Media Release: Judge sets aside federal decision to phase out salmon farms in B.C.’s Discovery Islands
A coalition of environmental groups is urging the minister to remain committed to phasing out open-net fish farms in B.C.’s Discovery Islands and the entire province.
VANCOUVER/UNCEDED xʷməθkʷəy̓əm (MUSQUEAM), Sḵwx̱wú7mesh (SQUAMISH) AND səlilwətaɬ (TSLEIL-WAUTUTH) TERRITORIES-A federal judge has set aside a December 2020 decision by the federal Minister of Fisheries and Oceans to phase out open-net fish farming in B.C.’s Discovery Islands by June 2022.
Ruling on primarily procedural grounds, the judge outlined the proper approach the Minister should follow to make such a decision to remove open-net salmon farms from this area, based on procedural fairness and a requirement that the Minister further explain the reasons for her decision.
“The decision to phase out open net-pens from one of the most important salmon migration routes on the planet was a hard-fought victory for the countless ecosystems, First Nations and communities that depend on wild salmon,” said Kilian Stehfest, Marine Conservation Specialist at the David Suzuki Foundation. “The phase-out must continue despite this temporary procedural setback in court.”
The continuing operation of open-net fish farms in B.C.’s coastal waters poses a direct threat to the health of wild Pacific salmon, a cornerstone species that is essential to the health of surrounding marine and land ecosystems and economies.
“It is deeply troubling that the Federal Court has put a hold on an environmental decision, informed by social and traditional knowledge of several Indigenous nations in the Discovery Islands, their rights and title, as well as the science that shows wild Pacific salmon are in a deep state of emergency,” said Lucero González Ruiz, Biodiversity Campaigner at the Georgia Strait Alliance.
First Nations and scientists have long spoken out about the links between open-net aquaculture and a decline in wild salmon. Fish farms expose wild Pacific salmon to viruses, bacteria, and sea lice, which can spread like wildfire in the pens where hundreds of thousands of fish are kept in close proximity. The narrow straits of the Discovery Islands “bottlenecks” migrating Pacific salmon, putting them in close proximity to the farms and increasing the risk of the transfer of pathogens from the farms.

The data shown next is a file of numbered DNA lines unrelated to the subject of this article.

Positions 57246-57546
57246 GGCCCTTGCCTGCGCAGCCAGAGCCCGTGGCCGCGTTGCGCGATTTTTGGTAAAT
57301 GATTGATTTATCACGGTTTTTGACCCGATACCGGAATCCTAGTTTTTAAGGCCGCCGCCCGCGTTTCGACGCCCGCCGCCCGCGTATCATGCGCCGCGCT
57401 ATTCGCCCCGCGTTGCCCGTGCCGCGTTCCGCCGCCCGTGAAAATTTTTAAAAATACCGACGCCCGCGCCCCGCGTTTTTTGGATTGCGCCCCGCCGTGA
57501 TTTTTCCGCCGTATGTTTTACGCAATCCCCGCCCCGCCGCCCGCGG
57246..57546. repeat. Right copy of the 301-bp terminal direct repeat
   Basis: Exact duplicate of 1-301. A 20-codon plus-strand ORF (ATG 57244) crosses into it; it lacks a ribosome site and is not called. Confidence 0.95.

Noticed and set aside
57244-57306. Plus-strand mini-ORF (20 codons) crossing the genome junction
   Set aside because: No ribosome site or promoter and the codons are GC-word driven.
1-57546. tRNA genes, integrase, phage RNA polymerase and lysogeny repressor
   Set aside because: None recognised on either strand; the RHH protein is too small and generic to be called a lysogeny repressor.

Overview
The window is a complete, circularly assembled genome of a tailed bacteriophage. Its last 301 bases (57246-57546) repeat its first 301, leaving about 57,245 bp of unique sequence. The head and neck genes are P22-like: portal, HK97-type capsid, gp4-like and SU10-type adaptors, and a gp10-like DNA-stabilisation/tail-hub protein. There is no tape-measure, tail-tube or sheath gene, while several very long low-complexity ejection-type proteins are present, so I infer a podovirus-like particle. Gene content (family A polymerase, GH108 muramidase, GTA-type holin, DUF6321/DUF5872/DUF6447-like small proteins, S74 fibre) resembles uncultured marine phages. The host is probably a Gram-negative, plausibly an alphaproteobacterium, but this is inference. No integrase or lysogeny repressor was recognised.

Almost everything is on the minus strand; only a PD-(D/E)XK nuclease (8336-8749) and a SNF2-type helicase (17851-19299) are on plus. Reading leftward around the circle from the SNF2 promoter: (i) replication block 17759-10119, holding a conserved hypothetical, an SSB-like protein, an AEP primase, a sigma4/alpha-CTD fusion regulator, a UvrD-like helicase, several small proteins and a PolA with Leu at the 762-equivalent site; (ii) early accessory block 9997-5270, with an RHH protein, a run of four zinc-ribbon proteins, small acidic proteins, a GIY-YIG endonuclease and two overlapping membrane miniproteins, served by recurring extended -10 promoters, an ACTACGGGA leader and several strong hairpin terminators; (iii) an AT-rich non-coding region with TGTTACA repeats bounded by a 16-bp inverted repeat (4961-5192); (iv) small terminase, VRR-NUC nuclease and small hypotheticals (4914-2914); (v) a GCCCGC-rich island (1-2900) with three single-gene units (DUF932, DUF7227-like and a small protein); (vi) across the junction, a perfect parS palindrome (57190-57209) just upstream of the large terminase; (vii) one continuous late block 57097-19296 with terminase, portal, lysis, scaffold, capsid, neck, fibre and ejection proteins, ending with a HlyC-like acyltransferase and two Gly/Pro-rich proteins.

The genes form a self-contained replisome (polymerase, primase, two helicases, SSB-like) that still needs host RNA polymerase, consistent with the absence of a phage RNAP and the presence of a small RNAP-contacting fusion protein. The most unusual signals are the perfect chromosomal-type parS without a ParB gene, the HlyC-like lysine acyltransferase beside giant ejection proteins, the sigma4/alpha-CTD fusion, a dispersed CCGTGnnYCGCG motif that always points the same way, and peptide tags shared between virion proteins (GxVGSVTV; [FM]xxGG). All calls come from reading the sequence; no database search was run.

“Make no mistake, the long decline of wild salmon is reaching its end. Either we will offer them the relief they require or they will go extinct,” said Karen Wristen, Executive Director of the Living Oceans Society.
In court, aquaculture companies claimed that the Minister’s decision to phase out open-net fish farms didn’t give them enough time to plan for the future – but wild salmon can’t wait.
“Last spring most of the salmon farms in the Discovery Islands were already empty due to the Minister’s decision,” says independent biologist Alexandra Morton. “The young salmon migrating through were lice-free, healthy and incredibly beautiful. We are calling on Minister Joyce Murray to keep Fraser River salmon safe from these farms every year.”
In December 2021, federal Fisheries Minister Joyce Murray re-affirmed her intention to honour a 2019 election promise to phase out open-net fish farms in British Columbia by 2025. Environmental groups are now calling on the Minister to stay the course on both this larger policy and by not renewing licences for farms located in the Discovery Islands.
“The aquaculture licences issued for the Discovery Islands expire in June 2022. Nothing in this Federal Court decision prevents the Minister from refusing to issue new licenses for the Discovery Islands again provided she does so through a transparent decision-making process and with clear written reasons for her decision,” said Ecojustice lawyer, Margot Venton.